In a search for the forest vector of yellow fever, catches of biting Diptera have been made by various methods in forest trees in Bwamba County, Uganda. The work here reported concerns Tabanids taken in catches made during the period 1944–45.
Three species of Tabanids have been taken in trees during these catches, and one of these, Chrysops centurionis, has proved to be mainly arboreal.
Observations on C. centurionis have shown that its main biting-activity begins just before sunset and reaches a peak during the hour after sunset. Thereafter the numbers taken diminish rapidly, but some activity continues throughout the night.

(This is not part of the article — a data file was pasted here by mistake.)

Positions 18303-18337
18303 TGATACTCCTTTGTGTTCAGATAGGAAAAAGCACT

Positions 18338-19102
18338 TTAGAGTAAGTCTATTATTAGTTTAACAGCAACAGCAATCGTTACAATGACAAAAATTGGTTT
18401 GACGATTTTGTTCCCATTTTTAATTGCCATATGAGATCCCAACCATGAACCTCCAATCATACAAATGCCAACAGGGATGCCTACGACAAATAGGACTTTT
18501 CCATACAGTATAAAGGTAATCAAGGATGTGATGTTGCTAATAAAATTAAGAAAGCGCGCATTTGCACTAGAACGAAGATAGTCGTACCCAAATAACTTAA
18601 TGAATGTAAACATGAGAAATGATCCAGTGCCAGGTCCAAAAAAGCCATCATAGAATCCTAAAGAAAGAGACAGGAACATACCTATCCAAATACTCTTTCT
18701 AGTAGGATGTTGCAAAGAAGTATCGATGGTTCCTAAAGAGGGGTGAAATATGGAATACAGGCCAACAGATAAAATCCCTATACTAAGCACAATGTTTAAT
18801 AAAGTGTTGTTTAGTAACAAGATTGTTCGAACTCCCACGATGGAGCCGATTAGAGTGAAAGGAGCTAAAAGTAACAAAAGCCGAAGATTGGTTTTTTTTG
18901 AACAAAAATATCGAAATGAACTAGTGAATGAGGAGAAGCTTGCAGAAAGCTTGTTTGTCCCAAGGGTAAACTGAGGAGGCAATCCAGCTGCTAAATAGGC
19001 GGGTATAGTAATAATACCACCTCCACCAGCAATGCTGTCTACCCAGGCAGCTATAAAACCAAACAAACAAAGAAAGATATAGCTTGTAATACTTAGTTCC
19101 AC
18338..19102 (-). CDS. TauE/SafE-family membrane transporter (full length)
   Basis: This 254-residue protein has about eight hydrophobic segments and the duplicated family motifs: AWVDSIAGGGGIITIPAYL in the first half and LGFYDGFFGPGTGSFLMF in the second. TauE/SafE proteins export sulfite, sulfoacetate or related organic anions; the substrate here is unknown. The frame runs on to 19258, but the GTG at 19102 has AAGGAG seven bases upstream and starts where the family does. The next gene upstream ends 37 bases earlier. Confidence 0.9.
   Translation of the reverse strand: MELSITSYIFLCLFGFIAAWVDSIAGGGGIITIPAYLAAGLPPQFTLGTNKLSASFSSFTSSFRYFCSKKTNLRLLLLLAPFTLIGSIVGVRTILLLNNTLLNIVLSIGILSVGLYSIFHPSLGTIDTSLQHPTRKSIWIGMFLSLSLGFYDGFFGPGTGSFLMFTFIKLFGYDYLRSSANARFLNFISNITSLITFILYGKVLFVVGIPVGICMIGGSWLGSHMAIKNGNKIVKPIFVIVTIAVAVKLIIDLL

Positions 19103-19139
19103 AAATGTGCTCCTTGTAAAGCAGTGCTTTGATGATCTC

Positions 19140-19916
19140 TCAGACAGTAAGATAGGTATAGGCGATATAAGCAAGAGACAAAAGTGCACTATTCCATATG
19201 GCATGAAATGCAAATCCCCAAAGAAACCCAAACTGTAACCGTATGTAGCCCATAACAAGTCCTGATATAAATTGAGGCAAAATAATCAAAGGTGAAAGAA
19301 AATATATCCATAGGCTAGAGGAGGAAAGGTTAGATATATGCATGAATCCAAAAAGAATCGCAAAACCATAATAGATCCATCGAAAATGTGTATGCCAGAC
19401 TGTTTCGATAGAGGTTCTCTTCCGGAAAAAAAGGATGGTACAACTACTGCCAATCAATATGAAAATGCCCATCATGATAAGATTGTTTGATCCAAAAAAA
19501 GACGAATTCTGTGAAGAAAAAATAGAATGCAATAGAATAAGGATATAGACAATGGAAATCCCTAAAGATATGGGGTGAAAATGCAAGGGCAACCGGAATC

In the wet-season catches, this species was most prevalent in the forest canopy at heights of 50 to 60 feet above ground. In the dry season the most favourable level was lower, at 20 to 30 feet above ground.
It is suggested that monkeys are the natural hosts of C. centurionis, and that C. centurionis may be the vector of filarial infections among wild monkeys.
It is shown that there is a very close correspondence between the biting-behaviour of C. centurionis and that of the mosquito, A ëdes africanus.
Evidence of nocturnal activity has now been obtained in the case of one species of Tdbanus, three species of Haematopota and two species of Chrysops. It is suggested that there may be some connection between the remarkable eye colours of Tabanids and crepuscular or nocturnal activity.
Records of other Bwamba Tabanids are given.